On May 25, 2008, the Phoenix team began operation of a robotic laboratory on the northern plains of Mars. Inside the arctic circle at 68 degrees, the undulated terrain driven by the ice underneath formed polygons. The robotic arm quickly dug a trench 5 cm deep and exposed the underlying ice table; samples of soil and ice were retrieved and analyzed in 3 instruments. The results of those instruments reveal an alkaline environment buffered by Ca-carbonate with nutrients and potential chemical energy sources. This may be a habitable environment for microbes if liquid water is periodically available. The Phoenix weather station monitored atmospheric conditions as the sky turned from dusty to cloudy with ice snowing onto the surface. We are investigating conditions in previous epochs to determine if water could wet the soil at times when the obliquity exceeds 30 degrees.
||Eiichiro Komatsu (Texas)
||Testing Physics of the Early
Universe Observationally: Are Primordial Fluctuations Gaussian, or
How can we test competing theories about the origin and evolution of the universe? The most direct observational probes are the statistical properties of the primordial density fluctuations. Current evidence strongly suggests that they were generated as quantum fluctuations and that their probability distribution is very close to gaussian, consistent thus far with the simplest class of cosmic inflation models but also with alternatives that predict larger deviations from gaussianity. Improving constraints on non-gaussianity is now recognized as one of the most powerful and fundamental observational tools for understanding the physics of the early universe. In this talk, I will discuss how to search for primordial non-gaussianities in observational data, the current state of affairs and future prospects.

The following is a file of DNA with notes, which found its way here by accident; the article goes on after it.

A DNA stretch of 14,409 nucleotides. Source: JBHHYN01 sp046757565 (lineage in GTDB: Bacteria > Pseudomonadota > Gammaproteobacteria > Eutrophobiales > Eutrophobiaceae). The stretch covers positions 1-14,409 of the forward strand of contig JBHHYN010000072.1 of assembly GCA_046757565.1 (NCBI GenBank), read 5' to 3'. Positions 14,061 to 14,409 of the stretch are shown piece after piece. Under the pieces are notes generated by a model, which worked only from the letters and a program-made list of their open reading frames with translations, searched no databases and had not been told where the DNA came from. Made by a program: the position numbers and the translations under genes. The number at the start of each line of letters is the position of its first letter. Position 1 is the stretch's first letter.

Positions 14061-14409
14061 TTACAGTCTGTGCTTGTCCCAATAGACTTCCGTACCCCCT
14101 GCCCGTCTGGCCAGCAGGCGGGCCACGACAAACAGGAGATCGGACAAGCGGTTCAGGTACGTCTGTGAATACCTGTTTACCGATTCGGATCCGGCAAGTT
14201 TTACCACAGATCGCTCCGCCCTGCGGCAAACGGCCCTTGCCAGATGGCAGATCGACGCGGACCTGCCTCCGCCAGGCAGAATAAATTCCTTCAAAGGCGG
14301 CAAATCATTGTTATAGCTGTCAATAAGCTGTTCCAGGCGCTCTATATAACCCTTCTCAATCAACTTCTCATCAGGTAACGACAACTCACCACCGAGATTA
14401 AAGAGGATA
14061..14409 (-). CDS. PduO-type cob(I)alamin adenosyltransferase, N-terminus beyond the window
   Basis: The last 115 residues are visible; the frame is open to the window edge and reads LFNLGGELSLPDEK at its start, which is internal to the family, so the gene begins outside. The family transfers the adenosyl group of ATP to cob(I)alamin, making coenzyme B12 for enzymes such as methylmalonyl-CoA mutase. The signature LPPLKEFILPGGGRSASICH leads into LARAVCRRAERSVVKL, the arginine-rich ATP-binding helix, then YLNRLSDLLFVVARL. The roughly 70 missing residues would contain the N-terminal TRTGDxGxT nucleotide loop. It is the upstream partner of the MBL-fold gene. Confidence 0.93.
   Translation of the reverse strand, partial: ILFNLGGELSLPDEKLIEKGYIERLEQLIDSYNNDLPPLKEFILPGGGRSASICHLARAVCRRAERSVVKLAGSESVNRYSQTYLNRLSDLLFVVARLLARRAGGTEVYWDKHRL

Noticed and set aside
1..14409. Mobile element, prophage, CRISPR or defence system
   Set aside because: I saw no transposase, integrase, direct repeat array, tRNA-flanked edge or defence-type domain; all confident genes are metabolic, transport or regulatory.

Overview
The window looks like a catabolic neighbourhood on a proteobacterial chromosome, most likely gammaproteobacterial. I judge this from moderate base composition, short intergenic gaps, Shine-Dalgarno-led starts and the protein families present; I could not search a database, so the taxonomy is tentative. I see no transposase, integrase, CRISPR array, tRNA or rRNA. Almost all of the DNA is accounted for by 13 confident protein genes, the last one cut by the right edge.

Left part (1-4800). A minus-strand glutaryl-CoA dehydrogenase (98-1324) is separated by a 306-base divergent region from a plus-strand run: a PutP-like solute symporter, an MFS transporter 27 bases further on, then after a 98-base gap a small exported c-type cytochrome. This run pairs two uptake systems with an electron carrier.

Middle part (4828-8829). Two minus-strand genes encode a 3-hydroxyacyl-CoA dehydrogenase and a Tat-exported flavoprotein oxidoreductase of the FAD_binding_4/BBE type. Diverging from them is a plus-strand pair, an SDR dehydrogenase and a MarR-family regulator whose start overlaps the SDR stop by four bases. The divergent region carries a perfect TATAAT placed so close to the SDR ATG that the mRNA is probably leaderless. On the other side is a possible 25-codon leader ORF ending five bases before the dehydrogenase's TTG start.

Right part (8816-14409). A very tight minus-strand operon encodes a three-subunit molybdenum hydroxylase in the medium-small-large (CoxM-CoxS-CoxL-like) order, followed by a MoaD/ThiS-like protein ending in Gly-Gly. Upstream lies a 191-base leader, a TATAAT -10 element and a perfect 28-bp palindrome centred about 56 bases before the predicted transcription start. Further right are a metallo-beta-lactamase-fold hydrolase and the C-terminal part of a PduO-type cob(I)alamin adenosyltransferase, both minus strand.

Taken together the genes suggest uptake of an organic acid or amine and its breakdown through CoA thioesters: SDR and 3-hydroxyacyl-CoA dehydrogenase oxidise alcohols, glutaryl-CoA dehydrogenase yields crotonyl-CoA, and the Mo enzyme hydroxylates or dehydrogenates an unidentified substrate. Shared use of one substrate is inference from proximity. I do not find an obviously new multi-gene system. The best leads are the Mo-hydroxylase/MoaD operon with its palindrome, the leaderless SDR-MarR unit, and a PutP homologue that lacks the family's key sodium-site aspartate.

||Russ Howard -- Joint EPS
|| The SECCHI Experiment on
the STEREO Mission
The Sun Earth Connection Coronal and Heliospheric Investigation (SECCHI) on the NASA Solar Terrestrial Relations Observatory (STEREO) mission is a suite of remote sensing instruments consisting of an extreme ultraviolet (EUV) imager, two white light coronagraphs, and two telescopes that comprise the heliospheric imager. SECCHI observes coronal mass ejections (CMEs) from their birth at the sun, through the corona and inner heliosphere. A complete instrument suite is being carried on each of the two STEREO spacecraft, which will provide the first sampling of a CME from two vantage points. The spacecraft, launched 25 October 2006, are orbiting the Sun, one Ahead of the Earth and the other Behind, each separating from Earth at about 22 degrees per year, so that they are now separated by about 90 degrees. The primary science objectives are focused on understanding the physics of the CME process - their initiation, 3D morphology, propagation, interaction with the interplanetary medium and space weather effects. By observing the CME from multiple viewpoints with UV and coronagraphic telescopes and by combining these observations with radio and in_situ observations from the other instruments on STEREO as well as from other satellites and ground based observatories operating at the same time, answers to some of the outstanding questions will be obtained. All of the telescopes are working very well and have been producing spectacular images. The panoramic view of the inner solar system is unprecedented. Perhaps the most intriguing and perhaps surprising observations have been the ability to image the fluctuations of the solar wind, the interactions of the solar wind with comet tails and the imaging of the compression ahead of high speed streams which form the corotation interaction regions (CIRs). The STEREO mission is certainly providing a global view to what up to now has been based on/ in-situ/ measurements. We will show examples of some of the data and some of the results.
||Michael Garcia (MIT)
||International X-Ray Observatory
The International X-ray Observatory (IXO) promises to open a new
window on the universe by delivering on the promise of X-ray
spectroscopy. Current observatories are able to obtain
high quality spectra on only the brightest x-ray sources.
For the vast majority of x-ray sources what pass for spectra
are more akin to UBV colors. The IXO will allow routine spectroscopy
at R>1000 for typical sources, and provide a factor of 100 improvement
in effective area for high resolution x-ray spectroscopy.
The science questions that the IXO will address are very broad, and include:
How do super-massive Black Holes grow and evolve? Does matter orbiting close
to a Black Hole event horizon follow the predictions of General
Relativity? What is the Equation of State of matter in Neutron Stars?
How does Cosmic Feedback work and influence galaxy formation? How does
galaxy cluster evolution constrain the nature of Dark Matter and Dark
Energy? Where are the missing baryons in the nearby Universe? When